Cultivate your ideas and keep developing fresh skills: that’s one of the key recommendations in The Career Lattice. But how do you know which of your ideas is yours, and which actually belongs to your employer?
It’s not as clear-cut as it seems, according to presenters at February 11’s Pen to Digital Press: DIY Publishing in the Digital Age, hosted by Lawyers for the Creative Arts. (I spoke too, with the irrepressible Shari Stauch of Shark Marketing, which helps authors build their audiences.)
Tips from the conference:
- You can’t copyright or trademark an idea. You CAN copyright or trademark the specific expression of that idea. Thus: the idea of chocolate chip cookies? Uncopyrightable. My amazing chocolate chip cookie recipe with a Secret Ingredient? Copyrightable. Just because it occurs to you doesn’t mean you own it. But if you develop the expression of that idea on your own time, and you want to protect it, then publish it and register the copyright.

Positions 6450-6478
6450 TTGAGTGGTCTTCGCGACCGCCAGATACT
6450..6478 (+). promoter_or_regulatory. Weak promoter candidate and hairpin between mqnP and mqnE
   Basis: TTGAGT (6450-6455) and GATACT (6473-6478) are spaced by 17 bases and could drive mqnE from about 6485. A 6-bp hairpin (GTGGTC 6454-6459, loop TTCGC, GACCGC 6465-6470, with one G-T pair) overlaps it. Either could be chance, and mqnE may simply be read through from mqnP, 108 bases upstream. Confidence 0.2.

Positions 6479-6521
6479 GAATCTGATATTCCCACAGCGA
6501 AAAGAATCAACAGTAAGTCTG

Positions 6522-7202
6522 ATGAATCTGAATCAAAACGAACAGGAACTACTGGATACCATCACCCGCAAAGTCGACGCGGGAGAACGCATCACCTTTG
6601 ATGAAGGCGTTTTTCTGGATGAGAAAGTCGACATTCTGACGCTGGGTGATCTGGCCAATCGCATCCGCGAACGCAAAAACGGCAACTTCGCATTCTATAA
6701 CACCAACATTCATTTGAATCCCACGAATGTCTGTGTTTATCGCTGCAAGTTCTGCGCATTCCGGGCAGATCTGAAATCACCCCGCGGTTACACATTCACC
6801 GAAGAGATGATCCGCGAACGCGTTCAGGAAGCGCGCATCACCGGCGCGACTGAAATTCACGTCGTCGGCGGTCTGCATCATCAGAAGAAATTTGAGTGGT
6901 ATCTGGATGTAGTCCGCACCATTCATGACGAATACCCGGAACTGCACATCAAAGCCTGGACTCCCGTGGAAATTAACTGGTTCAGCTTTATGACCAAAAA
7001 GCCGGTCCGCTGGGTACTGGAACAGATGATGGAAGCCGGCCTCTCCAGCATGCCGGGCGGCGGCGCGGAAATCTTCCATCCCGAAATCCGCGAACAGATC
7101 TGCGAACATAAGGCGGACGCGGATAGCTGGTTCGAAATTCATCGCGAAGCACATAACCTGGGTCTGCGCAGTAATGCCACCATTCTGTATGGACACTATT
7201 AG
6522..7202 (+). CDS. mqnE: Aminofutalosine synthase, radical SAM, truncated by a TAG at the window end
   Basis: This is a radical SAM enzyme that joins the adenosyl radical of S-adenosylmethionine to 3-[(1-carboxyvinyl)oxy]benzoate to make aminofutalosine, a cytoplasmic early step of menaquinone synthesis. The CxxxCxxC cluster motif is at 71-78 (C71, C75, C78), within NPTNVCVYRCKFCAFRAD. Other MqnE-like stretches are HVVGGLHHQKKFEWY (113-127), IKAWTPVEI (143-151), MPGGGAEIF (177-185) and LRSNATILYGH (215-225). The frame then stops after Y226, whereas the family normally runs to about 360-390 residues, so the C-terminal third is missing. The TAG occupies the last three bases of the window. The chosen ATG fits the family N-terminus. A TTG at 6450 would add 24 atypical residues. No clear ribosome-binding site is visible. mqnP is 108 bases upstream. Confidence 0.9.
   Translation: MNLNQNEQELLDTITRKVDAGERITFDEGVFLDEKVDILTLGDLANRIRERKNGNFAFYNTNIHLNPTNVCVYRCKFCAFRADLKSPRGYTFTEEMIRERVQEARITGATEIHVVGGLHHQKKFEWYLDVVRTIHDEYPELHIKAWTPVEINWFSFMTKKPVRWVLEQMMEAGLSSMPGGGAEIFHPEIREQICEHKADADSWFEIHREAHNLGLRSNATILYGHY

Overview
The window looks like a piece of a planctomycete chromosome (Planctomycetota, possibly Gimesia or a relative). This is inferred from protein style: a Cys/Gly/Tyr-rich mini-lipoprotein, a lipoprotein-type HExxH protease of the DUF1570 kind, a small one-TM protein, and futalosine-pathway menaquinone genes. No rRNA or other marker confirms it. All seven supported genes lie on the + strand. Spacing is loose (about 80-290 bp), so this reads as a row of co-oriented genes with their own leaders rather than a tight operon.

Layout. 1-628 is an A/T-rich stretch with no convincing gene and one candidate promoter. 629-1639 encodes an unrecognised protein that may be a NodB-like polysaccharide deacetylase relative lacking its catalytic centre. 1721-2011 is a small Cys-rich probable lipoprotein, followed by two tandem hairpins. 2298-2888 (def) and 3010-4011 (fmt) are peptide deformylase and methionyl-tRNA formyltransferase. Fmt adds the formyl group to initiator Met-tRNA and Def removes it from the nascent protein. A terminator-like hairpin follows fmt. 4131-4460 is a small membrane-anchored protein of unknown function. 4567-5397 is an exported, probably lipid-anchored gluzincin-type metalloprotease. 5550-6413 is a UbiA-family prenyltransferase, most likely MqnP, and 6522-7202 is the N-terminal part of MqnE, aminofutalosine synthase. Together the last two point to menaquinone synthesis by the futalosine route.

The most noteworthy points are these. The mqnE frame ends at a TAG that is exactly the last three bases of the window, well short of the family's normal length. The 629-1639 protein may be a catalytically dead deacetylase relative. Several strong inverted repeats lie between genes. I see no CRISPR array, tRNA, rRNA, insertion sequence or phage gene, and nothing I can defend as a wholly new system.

- If you develop it at your day job, they own it. If you want to build your own portfolio of work, develop it on your own time and document it as such.
This is especially relevant if you are cultivating career skills through a side job or freelancing. Be sure to draw a bright, thick line between the material you produce for your day job employer, and that which you develop, produce and copyright on your own.